Should Your Child Have a Tonsillectomy?
January 12, 2018
If your child has frequent throat infections or sleep difficulties, you may be wondering whether your child's tonsils may need to come out -- a procedure called a tonsillectomy.
Tonsils are the tissues that sit in the back of the throat. Part of your immune system, the tonsils' purpose is to filter out viruses, bacteria and allergens, says pediatric otolaryngologist Jay Shah, MD.
More than 530,000 tonsillectomies are performed annually on children under age 15, making it one of the most common surgical procedures in the United States.
But how can a parent know when -- or whether -- it's time for tonsils to come out?
Problems with Sleep
“The most common reason we take tonsils out is because of sleep disturbances due to obstruction from the tonsils and adenoids,” he says.
The three signs that may indicate your child’s tonsils are causing sleep difficulty are:
- Unusually loud snoring
- Sleep apnea, in which children will have loud snoring with pauses in the breathing. You child may snort or gasp for air.
- Large tonsils
A sleep study may be conducted to diagnose sleep apnea if there is uncertainty about the diagnosis of obstructive sleep apnea or if your child has other medical indications for a sleep study, Dr. Shah says.
Frequent Strep Throat
Another indication to get a child’s tonsils removed is recurrent strep throat, Dr. Shah says.
"Specifically, it would need to occur seven times in one year, five times over two years or three times over three years," he says.
Children who don't have this frequency of infections will outgrow throat infections, he says.
One reason not to have your child's tonsils removed is a bout or two of tonsillitis, which is when the tonsils become inflamed and infected by a bacteria or virus.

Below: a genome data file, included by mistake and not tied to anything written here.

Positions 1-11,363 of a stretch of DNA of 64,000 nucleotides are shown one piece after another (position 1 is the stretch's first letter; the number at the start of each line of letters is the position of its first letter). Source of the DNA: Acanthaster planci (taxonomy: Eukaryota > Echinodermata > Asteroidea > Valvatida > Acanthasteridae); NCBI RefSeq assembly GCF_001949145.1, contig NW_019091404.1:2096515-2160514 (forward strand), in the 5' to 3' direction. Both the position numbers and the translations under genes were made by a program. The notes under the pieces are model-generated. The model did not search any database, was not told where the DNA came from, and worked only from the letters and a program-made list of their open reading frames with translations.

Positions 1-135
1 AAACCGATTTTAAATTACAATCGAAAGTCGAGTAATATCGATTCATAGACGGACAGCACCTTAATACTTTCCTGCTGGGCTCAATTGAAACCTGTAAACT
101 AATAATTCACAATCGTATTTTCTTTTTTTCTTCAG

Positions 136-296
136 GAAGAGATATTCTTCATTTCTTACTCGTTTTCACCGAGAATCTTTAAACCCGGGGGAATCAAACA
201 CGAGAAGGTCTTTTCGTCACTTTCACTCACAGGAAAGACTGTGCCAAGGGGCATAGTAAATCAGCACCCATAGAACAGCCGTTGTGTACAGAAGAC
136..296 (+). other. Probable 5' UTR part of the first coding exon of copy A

"Your child may have a sore throat, fever, painful swallowing and decreased appetite,” he says. “The back of the throat will be very red.”
Tonsillitis is common among kids in the pre-school to teenage years, but it doesn’t warrant the removal of the tonsils unless it’s a recurrent issue, Dr. Shah says.
Most commonly, tonsillitis is a viral infection, Dr. Shah says. Most cases of viral tonsillitis resolve in seven to 10 days and don't require antibiotics. Symptoms such as runny nose and cough are more common in viral tonsillitis.
If the infection is bacterial, such as strep throat, your child will have more severe symptoms, Dr. Shah says.
Signs of a bacterial infection include persistent high fevers of greater than 102 degrees, and no improvement after three to four days. Large, tender lymph nodes in the neck and white patches on the tonsils can also be signs of strep throat.
"If you are uncertain if the tonsillitis is bacterial or viral, you can visit a doctor for a throat swab or culture,” Dr. Shah says.
When It's Time for a Tonsillectomy
If your child does have their tonsils removed, it’s a quick procedure lasting about 30 minutes with a one- to two-week recovery time.
“The child’s throat will be sore for at least a week,” Dr. Shah says. “It’s good to have popsicles and soft foods on hand. Avoid anything sharp as it can scratch the back of the throat and lead to bleeding.”
In addition to taking precautions against sharp foods, your child will need to take it easy for about two weeks. While most kids return to school or daycare in a week, you should limit their activity for two weeks until they're fully recovered.
Routine dental care – visiting a pediatric dentist for a cleaning and exam every six months – is key to a lifetime of good oral health. The pediatric dentists at the UH Rainbow Dental Center can spot warning signs of problems before they become emergencies, preventing painful and expensive dental problems from developing. Learn more about the UH Rainbow Dental Center.